Richters have herb seeds and plants, gourmet vegetables, everlastings, oils, gardening books and tools. (shipping worldwide) 


Stokes Seeds As well as vegetable, flower and herbs seeds, Stokes sells garden accessories, books and tools. (shipping within Canada only)

Terra Edibles is enjoying its 25th year of selling heirloom tomato, bean, vegetable, herb and flower seeds–all organically grown. Online catalogue. (ships within Canada)

St Williams Nursery & Ecology Centre are focused on native plants, native seed mixes and speciality seedlings. (shipping within Canada only)

Taste of Eden Nursery specializes in hardy fruit trees, asparagus, small fruits, seeds and perennials. Online print catalogue. (ships within Canada)

Order a catalogue on the Vessey's website or find a digital version here.

Vessey's Seeds has been in business since 1939. They sell vegetable, herb and flower seeds, fruit and berries, tools and accessories. (ships within Canada and the USA)

Vivaces Nordiques is located in Quebec, Canada. Their speciality is daylilies or hemerocallis. Minimum $50 order. (shipping within Canada only).

Daylilies from Vivaces Nordiques 

West Coast Seeds is located in Vancouver, B.C. They specialize in heirloom, organic, non-GMO vegetable, herb and flower seeds. (shipping internationally)

Wildflower Farm is a great source for organically grown, non-GMO, native North American wildflower seeds, native grasses and wildflower seed mixes. (ships within Canada and the USA)


The 2019 catalogue will be available soon.

William Dam Seeds carry vegetable, herb, flower, climbers and vines, ornamental grass seeds, rootstock and bulbs, and garden supplies. (ships within Canada)

Wrightman Alpines specialize in alpine plants perfect for rock gardens. Their online catalogue lists 600 alpines. (ships within Canada and the USA)




Baker Creek Heirloom Seeds carries a large selection of seeds from the 19th century, including many Asian and European varieties. Online and print catalogue. (Serving Canada, the US and Mexico)

Bluestone Perennials Perennials, shrubs, bulbs grasses and groundcovers. Online and print catalogue. (ships within the USA)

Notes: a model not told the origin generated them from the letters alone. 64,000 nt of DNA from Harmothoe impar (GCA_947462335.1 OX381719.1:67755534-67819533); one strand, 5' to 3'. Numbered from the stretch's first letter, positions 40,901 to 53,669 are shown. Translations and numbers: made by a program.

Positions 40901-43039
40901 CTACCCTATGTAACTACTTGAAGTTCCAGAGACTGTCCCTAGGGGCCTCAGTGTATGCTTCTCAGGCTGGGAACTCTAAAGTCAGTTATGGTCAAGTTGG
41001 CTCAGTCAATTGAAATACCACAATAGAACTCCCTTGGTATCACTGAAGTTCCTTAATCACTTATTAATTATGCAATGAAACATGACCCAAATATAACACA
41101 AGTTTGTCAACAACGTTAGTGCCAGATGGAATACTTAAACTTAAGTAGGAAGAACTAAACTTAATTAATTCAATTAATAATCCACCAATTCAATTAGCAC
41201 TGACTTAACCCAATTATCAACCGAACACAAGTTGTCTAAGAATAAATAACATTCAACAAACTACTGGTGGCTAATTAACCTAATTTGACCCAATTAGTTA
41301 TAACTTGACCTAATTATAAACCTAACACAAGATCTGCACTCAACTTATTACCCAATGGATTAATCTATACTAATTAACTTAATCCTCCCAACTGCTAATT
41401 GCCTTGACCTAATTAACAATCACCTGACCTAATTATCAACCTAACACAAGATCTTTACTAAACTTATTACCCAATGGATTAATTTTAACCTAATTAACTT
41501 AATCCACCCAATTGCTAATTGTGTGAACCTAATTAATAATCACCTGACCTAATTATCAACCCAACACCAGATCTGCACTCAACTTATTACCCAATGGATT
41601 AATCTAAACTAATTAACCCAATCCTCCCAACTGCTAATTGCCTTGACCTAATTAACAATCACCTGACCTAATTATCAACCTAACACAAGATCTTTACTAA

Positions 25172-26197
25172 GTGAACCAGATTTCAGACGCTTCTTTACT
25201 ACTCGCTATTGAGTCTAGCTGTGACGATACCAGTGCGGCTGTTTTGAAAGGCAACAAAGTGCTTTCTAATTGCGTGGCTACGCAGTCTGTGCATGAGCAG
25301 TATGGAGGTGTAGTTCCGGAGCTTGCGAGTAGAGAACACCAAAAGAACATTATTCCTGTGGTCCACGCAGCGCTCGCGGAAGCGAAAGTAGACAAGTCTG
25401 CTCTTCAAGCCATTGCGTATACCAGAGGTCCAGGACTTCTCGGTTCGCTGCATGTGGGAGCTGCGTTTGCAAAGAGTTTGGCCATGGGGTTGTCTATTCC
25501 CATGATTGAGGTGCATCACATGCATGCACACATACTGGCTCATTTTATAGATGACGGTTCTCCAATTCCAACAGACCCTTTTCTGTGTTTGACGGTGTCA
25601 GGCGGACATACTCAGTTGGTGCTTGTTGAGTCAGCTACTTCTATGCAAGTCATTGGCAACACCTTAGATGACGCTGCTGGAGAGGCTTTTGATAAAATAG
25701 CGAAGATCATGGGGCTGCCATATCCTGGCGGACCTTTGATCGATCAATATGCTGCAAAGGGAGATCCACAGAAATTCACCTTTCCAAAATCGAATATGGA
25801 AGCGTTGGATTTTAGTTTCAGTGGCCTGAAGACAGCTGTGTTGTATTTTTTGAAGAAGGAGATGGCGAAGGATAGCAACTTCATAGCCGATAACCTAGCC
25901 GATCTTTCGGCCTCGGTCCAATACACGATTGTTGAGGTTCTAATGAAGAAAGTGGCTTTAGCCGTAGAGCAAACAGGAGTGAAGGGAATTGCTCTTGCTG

Botanical Interests is a family-owned company that sells organic, untreated vegetable, flower and herb seeds. 90% are open-pollinated and are non-GMO. You can review their catalogue online or request a copy. (USA orders only)

Brent and Becky's Bulbs Seeds, perennials, bulbs, garden accessories and tools. Online and print catalogue.

Burpee Seed Company have flower, vegetable, herb, fruit, heirloom seeds, and garden's supplies. Online and print catalogue. (ships within the USA)

Everwilde Farms has GMO-free annual flower, wildflower, herb, native grass and heirloom vegetable seeds. Online catalogue. (shipping worldwide)

 The opening page of the Floret website reads, "Live a flower-filled life." Love that! 
China Aster Rose Quartz Mixed from Floret seen above.

Floret's Breadseed Poppy Pink Peony (seen right- sadly not available in Canada) and Iceland Poppies Sherbet Mix (seen left) 

Floret Flowers is a family-run flower farm in Washington's Skagit Valley that has become well known for its unique and heirloom flowers. They sell a curated collection of seeds, bulbs and dahlias as well as gift and paper goods. (shipping worldwide)


Johnny's Selected Seeds offers vegetable, herb and flower seeds. Online and print catalogue. (ships worldwide)

Northland Rosarium sells roses that are container grown on their own roots (ships within the USA only).

Outside Pride offers over 1000 flower, herb and groundcover seeds. (ships within the USA).

Plant World Seeds offers 3000 varieties of flower, vegetable, grass, vines and climbers, trees and shrubs seeds. (shipping worldwide).


Prairie Moon specializes in bee-friendly native plants. They offer seed and seed mixes, plants, books and tools. Online and print catalogue. (ships to USA and Canada)

A closeup of the seed packet and a picture of the foxgloves from Renee's trail garden.